Diana Francis. London and New York: Pluto Press 2004
A Greek philosopher once said "How will you go about finding that thing the nature of which is totally unknown to you?"
That is the problem of thinking and writing about peace and probably why people write about war and anti-war, not peace. But this writer, Diana Francis is admirably qualified to write about peace. Her sole credential is that she is a lifelong peace activist. She does not seek credibility thorough professional status or titles. Now a grandmother, Francis dates her activism back to her teens. Then she was the child of parents who affirmed their pacifism by being conscientious objectors during the ever popular World War II. That she commits to the same beliefs speaks volumes about the peaceful and thoughtful upbringing she must have had.
She says that peace is a state in which the culture of people, the structures within which they live, the relationships between them and the attitudes and behaviours which they display are characterized by mutual respect. So trying to achieve peace by war...is liking trying to grow figs on a thistle. She says that much of the behaviour of global superpowers (now the USA only) is a defeat of justice, where the acceptance of war constricts and displaces constructive and cooperative forms of action, leaving those of us who want peace in the margins, cleaning up and picking up the pieces after destruction.
Francis believes that the peace movement itself is a place to learn and practise peace - a place where both personal transformation and community political action are essential. She says, "Building a mass constituency for the abolition of war will involve passionate and informed advocacy." And in no way does she believe war is inevitable or a permanent human way of solving conflict.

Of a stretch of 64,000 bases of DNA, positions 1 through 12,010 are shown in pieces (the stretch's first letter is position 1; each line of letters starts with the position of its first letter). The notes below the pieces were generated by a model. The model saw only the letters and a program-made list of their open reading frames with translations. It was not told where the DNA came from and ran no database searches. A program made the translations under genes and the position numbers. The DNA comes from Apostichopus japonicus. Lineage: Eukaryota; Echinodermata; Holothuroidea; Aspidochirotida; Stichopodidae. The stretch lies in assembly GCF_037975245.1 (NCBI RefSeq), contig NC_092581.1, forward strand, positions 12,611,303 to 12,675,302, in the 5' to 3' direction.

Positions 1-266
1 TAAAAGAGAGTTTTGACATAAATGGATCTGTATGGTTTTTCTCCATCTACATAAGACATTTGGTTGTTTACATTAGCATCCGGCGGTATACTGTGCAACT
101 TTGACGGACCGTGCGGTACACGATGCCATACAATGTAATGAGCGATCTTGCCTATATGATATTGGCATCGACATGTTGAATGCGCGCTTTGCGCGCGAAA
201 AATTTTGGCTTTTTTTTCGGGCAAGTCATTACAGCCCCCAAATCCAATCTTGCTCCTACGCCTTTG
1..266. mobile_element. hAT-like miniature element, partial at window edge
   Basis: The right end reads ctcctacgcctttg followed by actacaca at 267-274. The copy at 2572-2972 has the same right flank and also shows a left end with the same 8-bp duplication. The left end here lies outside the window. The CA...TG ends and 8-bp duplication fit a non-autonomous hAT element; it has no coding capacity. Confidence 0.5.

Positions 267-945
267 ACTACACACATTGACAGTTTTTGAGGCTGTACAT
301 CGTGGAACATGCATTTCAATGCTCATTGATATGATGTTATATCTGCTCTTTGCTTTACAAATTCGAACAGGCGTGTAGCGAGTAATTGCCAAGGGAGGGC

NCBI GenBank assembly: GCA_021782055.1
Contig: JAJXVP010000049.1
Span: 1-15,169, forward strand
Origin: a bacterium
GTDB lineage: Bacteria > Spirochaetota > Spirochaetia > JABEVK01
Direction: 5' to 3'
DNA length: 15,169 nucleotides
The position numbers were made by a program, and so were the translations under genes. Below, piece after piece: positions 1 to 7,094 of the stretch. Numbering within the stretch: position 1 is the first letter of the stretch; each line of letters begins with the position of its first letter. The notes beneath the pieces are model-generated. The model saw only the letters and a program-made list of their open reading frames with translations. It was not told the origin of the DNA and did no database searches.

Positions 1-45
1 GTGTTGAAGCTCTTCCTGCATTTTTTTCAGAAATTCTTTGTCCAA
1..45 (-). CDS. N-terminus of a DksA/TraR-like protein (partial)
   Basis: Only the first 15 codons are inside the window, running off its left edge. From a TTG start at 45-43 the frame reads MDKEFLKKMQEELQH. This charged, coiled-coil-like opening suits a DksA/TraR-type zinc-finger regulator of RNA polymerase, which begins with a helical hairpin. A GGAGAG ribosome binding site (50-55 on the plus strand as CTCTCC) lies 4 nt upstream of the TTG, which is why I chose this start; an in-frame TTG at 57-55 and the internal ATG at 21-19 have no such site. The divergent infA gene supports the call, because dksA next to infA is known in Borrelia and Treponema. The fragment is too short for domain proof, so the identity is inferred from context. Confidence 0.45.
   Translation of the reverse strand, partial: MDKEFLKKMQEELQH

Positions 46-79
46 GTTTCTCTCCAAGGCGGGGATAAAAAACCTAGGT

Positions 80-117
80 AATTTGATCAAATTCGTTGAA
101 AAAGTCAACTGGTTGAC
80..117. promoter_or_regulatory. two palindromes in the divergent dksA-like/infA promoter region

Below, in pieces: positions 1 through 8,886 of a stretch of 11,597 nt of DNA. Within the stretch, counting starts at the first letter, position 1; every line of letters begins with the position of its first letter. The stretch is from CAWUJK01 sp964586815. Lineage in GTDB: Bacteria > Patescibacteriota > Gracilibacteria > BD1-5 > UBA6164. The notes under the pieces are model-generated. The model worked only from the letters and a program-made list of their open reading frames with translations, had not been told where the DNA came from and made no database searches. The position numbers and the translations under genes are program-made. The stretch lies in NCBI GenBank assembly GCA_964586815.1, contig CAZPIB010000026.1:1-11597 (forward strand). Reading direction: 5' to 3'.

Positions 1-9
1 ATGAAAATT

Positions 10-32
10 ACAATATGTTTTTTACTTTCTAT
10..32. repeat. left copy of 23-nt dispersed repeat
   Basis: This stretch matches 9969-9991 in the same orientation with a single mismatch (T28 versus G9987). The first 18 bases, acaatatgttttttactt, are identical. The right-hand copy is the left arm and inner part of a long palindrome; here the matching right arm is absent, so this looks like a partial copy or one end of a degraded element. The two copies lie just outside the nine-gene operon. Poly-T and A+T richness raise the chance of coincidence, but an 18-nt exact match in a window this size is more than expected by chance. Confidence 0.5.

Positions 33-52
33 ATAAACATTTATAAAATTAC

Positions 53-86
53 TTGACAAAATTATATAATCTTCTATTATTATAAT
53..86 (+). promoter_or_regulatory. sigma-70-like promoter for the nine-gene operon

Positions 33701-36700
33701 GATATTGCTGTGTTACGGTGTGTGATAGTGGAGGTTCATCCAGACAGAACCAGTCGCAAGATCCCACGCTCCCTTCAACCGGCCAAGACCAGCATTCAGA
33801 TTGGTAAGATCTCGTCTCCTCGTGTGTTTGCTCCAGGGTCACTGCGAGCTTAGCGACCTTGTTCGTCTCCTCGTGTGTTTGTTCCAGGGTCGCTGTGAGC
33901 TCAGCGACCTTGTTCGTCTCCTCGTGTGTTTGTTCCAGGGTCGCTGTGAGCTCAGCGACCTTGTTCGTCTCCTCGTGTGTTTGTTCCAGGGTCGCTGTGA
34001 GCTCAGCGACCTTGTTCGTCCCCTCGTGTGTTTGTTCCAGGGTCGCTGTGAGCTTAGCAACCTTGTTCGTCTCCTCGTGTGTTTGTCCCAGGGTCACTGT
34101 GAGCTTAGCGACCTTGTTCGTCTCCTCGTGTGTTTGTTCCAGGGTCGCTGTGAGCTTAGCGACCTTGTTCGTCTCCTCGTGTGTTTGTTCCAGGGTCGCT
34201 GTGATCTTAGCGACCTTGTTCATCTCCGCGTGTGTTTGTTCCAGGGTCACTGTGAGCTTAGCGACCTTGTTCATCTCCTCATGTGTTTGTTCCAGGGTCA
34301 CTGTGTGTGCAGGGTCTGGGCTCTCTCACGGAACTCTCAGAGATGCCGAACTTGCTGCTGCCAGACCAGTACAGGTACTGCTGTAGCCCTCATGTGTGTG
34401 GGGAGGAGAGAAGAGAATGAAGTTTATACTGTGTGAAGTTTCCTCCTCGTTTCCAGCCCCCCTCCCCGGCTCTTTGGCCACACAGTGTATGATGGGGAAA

While we work we need to acknowledge both conviction and uncertainty while invoking in ourselves a moral responsibility for the belief systems and structures of our own society. I find Francis to be both wise and perceptive about peace building and at the end of the book she gives pages of excellent suggestions for action - from building solidarity networks and links between peace and economic justice and the environment, to exposing and ending the arms trade, to working in politic parties to change their policies to being a source of alternative, peaceful media.
She ends on a message of hope. Like Rebecca Solnit in Hope in the Dark, she sees many hopeful signs and directions -- from the successes of social and political actions in Latin America to the way in which people around the world are transforming their own realities as they challenge and often defeat globalization forces, both corporate and government.
In 2002 Francis wrote People, Peace and Power (Pluto Press) and I look forward to reading that next.
Reviewed by Theresa Wolfwood, a peace activist who lives in Victoria, B.C.
Peace Magazine Apr-Jun 2006, page 28. Some rights reserved.
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